Here is something I have been waiting for a long time…

 

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Dr. William Glenn Robertson is an outstanding historian. Meticulous, dedicated, and above all, determined to tell the complete story.

So while I have my own books about Chickamauga to tout – and I am certainly proud of my own work – I want to go out of my way to tell you all about this one.

NPS Chickamauga park historian Jim Ogden once said something about Glenn Robertson’s work (specifically, about his series in Blue & Gray Magazine) that struck me then, and has never really left me. He stated that Robertson’s work was one of the few pieces of Operational-level Military History ever done on Civil War affairs. The other most prominent example of that genre, he thought, was Coddington’s masterpiece, The Gettysburg Campaign. 

After I had given that some thought, I’d have to agree – and with my own work included. The field of Civil War history is well-populated with tactical battle studies, biographies, and regimental/organizational history. But there is very little that rises to the level of campaign-level analysis. Certainly I was focused on telling the blow-by-blow of regimental conflict in those North Georgia Woods, and I am glad I did so.

But I have read a lot of military history, especially in the era of Napoleon, WWI, and WWII – where operational narrative and analysis (for obvious reasons) predominates. So I got to thinking more about that comment.

I just received this first volume of Glenn’s work. It is a true operational history, worthy of the best work produce by F. Lorraine Petrie, John Terraine, or, perhaps, any number of recent east front scholars.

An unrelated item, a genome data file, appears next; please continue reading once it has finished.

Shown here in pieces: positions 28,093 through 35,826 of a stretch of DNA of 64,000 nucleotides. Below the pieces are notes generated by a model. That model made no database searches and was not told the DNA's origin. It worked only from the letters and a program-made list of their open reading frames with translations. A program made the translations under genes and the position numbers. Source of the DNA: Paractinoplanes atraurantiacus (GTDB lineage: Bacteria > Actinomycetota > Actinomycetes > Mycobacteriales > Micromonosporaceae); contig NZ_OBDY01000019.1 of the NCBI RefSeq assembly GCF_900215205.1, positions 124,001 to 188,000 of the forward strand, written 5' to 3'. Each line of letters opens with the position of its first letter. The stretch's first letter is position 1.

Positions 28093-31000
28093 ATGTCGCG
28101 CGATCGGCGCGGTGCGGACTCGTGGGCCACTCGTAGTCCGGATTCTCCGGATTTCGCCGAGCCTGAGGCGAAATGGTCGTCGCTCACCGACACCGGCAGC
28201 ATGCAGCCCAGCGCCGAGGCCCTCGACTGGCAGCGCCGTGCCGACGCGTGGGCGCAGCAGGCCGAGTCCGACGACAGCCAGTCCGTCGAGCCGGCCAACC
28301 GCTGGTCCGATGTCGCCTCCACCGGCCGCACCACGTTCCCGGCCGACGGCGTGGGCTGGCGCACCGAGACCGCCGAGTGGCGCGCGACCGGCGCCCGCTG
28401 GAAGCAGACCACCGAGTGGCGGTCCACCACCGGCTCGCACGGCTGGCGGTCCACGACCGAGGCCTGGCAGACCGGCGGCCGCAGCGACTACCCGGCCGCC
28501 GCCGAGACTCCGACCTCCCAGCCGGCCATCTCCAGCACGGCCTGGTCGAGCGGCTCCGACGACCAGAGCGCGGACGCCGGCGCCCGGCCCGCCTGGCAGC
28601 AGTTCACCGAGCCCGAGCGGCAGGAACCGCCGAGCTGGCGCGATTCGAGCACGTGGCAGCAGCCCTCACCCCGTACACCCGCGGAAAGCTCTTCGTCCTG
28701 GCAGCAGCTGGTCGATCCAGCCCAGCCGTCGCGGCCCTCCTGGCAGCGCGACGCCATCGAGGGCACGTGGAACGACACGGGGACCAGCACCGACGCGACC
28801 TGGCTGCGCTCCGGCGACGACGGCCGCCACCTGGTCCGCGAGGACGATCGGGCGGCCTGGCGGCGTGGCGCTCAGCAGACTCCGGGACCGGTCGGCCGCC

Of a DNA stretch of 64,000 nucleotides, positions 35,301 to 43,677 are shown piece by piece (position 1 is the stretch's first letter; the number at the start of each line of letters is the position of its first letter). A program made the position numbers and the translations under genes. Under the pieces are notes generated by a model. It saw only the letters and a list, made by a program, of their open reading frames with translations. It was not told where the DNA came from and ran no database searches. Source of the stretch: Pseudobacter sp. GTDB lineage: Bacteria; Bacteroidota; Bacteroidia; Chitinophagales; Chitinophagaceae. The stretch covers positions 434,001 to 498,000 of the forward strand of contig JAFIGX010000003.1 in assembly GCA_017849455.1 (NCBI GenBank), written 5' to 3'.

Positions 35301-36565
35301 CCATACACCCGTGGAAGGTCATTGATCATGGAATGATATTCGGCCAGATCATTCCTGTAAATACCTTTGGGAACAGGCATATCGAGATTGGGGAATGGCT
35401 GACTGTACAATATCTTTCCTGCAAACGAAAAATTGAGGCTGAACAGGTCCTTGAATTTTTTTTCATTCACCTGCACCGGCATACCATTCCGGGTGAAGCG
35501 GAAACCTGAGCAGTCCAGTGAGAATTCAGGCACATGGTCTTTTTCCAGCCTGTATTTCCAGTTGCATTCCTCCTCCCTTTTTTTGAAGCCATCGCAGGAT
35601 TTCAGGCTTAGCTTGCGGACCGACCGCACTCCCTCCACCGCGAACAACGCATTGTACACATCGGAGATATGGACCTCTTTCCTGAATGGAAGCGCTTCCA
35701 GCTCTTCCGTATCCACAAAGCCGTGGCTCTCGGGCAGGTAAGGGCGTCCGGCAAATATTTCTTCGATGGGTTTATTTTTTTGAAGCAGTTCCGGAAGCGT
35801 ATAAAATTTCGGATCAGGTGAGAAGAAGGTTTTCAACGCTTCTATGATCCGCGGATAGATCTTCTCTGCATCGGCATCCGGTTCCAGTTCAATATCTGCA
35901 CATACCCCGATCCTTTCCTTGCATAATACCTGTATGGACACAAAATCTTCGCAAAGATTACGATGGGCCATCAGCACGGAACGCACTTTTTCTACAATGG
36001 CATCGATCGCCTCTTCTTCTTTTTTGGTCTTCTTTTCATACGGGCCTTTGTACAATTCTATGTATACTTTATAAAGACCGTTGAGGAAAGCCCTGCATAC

So I am going to urge you to buy this book, and the subsequent volume. Am I suggesting that you go read the competition? Absolutely. Why? Two reasons. First, because this is a first-rate work piece of scholarship. Second, because the Chickamauga Campaign is so rich a topic of military history that it deserves all the attention it is finally receiving.

One final note: ACW scholarship is often divided into two camps: Academia and popular history. But there is a third grouping, which brings in the professional military perspective. IMO, the best work ends up appealing to all three points of view. And I think we managed that with River of Death. 

 

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2 Responses to “”

  1. Lee Elder Says:

    I have to agree with you on Robertson’s work, everything I have read had been terrific. In particular, his essay, Bull of the Woods? James Longstreet at Chickamauga, is just tremendous and I look forward to reading River of Death. I didn’t know about this series, so thanks for the alert!

  2. OhioatPerryville Says:

    Looking forward to adding his works to my growing Chickamauga collection!

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